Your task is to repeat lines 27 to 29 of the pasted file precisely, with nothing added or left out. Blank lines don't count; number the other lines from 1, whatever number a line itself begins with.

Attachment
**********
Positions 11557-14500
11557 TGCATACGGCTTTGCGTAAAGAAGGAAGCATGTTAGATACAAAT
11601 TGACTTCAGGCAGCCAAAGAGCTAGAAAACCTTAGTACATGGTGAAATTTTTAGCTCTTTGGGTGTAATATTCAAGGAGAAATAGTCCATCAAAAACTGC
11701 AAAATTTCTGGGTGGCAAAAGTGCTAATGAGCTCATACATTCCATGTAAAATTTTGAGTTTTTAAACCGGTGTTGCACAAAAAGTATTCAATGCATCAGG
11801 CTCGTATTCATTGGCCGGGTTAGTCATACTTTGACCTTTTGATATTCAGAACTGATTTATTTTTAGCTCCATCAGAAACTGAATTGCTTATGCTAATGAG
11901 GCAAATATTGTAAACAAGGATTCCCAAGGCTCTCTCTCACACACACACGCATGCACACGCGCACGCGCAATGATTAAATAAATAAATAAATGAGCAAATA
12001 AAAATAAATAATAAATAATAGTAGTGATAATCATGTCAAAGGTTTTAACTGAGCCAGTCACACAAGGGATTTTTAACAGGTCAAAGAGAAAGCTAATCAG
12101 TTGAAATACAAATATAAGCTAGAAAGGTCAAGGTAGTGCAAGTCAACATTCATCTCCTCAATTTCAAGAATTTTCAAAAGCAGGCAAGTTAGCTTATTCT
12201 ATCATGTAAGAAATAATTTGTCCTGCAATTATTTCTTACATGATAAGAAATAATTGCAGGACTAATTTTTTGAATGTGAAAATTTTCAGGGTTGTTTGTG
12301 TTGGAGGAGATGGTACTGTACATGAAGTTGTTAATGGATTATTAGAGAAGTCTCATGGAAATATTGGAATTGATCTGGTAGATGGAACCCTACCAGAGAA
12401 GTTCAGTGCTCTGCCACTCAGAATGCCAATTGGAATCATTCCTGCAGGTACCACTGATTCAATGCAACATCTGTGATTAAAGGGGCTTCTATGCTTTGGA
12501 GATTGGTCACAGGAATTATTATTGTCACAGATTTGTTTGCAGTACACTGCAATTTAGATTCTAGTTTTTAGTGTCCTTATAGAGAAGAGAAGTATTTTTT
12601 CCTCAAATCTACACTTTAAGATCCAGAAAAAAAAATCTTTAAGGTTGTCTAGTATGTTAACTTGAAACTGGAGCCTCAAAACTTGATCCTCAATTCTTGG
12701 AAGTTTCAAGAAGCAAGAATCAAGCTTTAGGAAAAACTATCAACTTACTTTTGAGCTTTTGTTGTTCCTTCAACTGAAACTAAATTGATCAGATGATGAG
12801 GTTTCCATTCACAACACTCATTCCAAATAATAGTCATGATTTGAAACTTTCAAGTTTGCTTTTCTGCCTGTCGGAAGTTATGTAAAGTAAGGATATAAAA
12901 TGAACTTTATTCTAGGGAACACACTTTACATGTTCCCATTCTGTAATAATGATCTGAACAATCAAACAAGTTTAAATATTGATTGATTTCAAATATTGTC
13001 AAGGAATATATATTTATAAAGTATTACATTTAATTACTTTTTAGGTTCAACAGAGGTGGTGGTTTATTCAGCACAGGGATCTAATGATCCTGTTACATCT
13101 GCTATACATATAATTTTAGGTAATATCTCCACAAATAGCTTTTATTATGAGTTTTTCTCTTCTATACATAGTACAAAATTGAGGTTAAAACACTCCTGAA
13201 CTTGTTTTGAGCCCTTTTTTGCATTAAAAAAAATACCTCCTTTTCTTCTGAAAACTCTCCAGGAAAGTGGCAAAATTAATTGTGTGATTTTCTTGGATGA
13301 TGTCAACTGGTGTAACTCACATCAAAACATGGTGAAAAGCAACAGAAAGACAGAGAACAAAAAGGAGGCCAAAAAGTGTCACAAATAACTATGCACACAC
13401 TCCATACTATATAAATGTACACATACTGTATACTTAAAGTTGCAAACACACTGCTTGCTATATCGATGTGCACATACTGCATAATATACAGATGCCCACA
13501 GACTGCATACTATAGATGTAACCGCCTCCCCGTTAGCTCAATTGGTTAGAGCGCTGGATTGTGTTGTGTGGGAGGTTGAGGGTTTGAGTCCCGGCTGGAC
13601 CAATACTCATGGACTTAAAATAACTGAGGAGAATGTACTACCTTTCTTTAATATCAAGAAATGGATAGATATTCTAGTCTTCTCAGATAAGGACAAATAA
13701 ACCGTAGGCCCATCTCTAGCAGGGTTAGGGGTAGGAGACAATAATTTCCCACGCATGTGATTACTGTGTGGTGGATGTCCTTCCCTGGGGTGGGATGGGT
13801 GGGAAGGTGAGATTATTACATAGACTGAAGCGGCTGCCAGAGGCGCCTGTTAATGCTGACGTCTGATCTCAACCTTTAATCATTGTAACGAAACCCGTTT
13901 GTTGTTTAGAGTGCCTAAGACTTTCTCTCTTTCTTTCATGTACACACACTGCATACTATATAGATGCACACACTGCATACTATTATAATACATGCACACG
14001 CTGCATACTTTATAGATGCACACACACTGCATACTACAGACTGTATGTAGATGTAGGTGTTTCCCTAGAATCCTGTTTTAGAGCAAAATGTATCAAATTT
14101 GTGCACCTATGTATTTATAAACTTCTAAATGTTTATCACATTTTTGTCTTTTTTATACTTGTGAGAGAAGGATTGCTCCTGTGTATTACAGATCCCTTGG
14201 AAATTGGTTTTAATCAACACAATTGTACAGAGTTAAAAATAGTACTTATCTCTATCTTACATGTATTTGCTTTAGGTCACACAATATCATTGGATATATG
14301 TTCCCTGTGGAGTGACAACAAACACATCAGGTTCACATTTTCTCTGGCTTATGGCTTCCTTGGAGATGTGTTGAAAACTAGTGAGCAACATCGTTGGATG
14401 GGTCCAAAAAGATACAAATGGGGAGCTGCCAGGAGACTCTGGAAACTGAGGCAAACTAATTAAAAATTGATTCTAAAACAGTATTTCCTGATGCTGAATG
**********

14001 CTGCATACTTTATAGATGCACACACACTGCATACTACAGACTGTATGTAGATGTAGGTGTTTCCCTAGAATCCTGTTTTAGAGCAAAATGTATCAAATTT
14101 GTGCACCTATGTATTTATAAACTTCTAAATGTTTATCACATTTTTGTCTTTTTTATACTTGTGAGAGAAGGATTGCTCCTGTGTATTACAGATCCCTTGG
14201 AAATTGGTTTTAATCAACACAATTGTACAGAGTTAAAAATAGTACTTATCTCTATCTTACATGTATTTGCTTTAGGTCACACAATATCATTGGATATATG